Are game-based ways of learning as innocent as they look like? Through an anthropologically-grounded study, the gamification of learning and knowing is here criticized. Objectives are threefold: (1) define SG and simulation as signifying practice involving social, political, fantasmatic logics: not merely technology. (2) Re- materialize and re-embody virtual practices. Finally, uncover (3) how fantasy and jouissance operate in hegemonic discourse of gamification. The core contribution is to analyze virtual reality utilizing a discursive approach derived from the psychoanalyst Jacques Lacan, including political theorists from the Essex School of Discourse Analysis and philosophers (Butler, Zizek) who argue in this circle.

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What is the Effect Of Digital Game Based Learning On Ninth Grade Students’ Math Achievement?

DIXIE K. SWEARINGEN (2011) Effect of Digital Game Based Learning on Ninth Grade Students’ Mathematics Achievement, A Dissertation submitted to the graduate faculty in partial fulfillment of the requirements for the Degree of DOCTOR OF PHILOSOPHY

This experimental study examined the effect of an educational massive multiplayer online game (MMOG) on achievement on a standards- based mathematics exam. It also examined the interaction of student characteristics (gender and socioeconomic status) with digital game play on mathematics achievement. No statistically significant results were found in the mean posttest results between the control and treatment. Nor were statistically significant results found by gender. Statistically significant results were indicated on time (minutes of play) and the interaction of time and socioeconomic status. Results implied for every minute a student is engaged in playing an interdisciplinary MMOG, posttest scores may increase .11 points. However, if a student is low socioeconomically, posttest scores may decrease by 11.24 points if engaged in digital game play.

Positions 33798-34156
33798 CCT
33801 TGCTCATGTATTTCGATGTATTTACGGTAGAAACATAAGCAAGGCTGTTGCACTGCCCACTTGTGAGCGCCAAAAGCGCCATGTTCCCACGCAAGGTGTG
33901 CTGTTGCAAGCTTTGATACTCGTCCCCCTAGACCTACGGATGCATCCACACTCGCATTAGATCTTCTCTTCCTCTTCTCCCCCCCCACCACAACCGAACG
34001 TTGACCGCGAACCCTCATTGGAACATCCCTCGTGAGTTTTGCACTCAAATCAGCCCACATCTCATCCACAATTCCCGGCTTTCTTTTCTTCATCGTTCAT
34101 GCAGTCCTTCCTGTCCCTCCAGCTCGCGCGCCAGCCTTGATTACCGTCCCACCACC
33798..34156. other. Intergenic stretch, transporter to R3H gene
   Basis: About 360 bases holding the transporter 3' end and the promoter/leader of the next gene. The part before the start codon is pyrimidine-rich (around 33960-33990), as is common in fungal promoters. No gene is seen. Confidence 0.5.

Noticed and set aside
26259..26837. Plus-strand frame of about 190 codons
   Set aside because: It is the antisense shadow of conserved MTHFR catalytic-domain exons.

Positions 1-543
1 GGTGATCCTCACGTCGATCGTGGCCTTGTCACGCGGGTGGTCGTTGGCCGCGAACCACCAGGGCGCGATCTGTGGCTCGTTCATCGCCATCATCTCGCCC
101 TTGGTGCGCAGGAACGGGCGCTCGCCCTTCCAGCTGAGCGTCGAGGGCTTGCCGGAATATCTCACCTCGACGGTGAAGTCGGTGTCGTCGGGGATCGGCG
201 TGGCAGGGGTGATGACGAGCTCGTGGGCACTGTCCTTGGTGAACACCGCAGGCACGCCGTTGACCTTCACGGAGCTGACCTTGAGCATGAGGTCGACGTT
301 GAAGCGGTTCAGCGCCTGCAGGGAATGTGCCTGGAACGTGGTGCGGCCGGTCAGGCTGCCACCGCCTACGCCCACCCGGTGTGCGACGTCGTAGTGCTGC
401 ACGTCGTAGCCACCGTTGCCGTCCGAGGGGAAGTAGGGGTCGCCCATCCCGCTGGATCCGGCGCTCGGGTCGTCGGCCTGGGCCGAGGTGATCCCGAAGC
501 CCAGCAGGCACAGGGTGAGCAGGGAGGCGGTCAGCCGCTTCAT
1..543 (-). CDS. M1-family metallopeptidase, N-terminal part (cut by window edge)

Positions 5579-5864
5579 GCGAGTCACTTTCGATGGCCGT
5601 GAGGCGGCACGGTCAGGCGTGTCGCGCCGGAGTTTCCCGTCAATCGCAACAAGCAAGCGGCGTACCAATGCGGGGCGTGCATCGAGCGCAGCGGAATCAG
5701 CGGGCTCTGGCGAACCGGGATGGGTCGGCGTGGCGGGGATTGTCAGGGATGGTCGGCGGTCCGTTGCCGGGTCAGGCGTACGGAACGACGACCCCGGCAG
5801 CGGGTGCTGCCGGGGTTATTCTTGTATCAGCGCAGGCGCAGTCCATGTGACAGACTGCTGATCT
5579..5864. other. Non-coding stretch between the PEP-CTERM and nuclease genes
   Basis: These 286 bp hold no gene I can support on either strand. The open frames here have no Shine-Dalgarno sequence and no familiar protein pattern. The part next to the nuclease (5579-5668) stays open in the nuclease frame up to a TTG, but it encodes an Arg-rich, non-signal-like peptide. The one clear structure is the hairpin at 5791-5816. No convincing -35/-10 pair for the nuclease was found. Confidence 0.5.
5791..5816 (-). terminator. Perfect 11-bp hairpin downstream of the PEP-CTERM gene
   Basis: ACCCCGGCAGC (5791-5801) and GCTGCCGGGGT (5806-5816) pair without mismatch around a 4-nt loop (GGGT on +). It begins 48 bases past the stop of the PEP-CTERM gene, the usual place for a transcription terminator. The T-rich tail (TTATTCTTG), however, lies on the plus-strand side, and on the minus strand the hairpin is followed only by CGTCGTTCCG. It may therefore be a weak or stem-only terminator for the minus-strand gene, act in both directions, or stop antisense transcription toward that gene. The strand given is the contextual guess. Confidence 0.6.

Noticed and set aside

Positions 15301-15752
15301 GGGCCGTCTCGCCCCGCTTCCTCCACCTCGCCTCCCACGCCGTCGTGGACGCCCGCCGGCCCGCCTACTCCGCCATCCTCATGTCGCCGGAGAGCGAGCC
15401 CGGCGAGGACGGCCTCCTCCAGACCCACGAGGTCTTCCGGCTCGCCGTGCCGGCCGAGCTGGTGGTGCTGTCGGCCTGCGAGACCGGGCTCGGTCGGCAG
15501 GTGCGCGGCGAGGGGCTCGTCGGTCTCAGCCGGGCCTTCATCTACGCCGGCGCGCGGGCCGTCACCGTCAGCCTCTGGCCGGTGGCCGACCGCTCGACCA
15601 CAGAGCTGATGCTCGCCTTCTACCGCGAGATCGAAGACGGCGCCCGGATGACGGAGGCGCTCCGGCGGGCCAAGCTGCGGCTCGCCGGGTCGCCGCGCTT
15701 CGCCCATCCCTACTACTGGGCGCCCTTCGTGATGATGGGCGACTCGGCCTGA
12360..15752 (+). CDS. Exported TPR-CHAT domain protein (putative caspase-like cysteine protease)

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How can teachers use serious games with simple technologies?

Peter van Rosmalen, Wim Westera (2012) Introducing Serious Games with Wikis: Empowering the Teacher with simple Technologies,

Despite the continuous and abundant growth of the game market the uptake of games in education has been hampered by the general impression that games require complex technologies and that games are difficult to organise and to embed in education curriculums. This paper explores to what extent a simple serious game scenario that can be easily adopted and adapted by individual teachers and that only uses a common, relatively simple technology can leverage the adoption of serious games. It discusses the design of such a game, Argument, based on a Wiki and its use in a 6 weeks trial by students of a Master of Learning Sciences Programme. The results indicate that, even though a Wiki has clear limitations, it is a useful instrument to build game alike educational activities, to gain experience with and as a first step to use (more) complex serious games.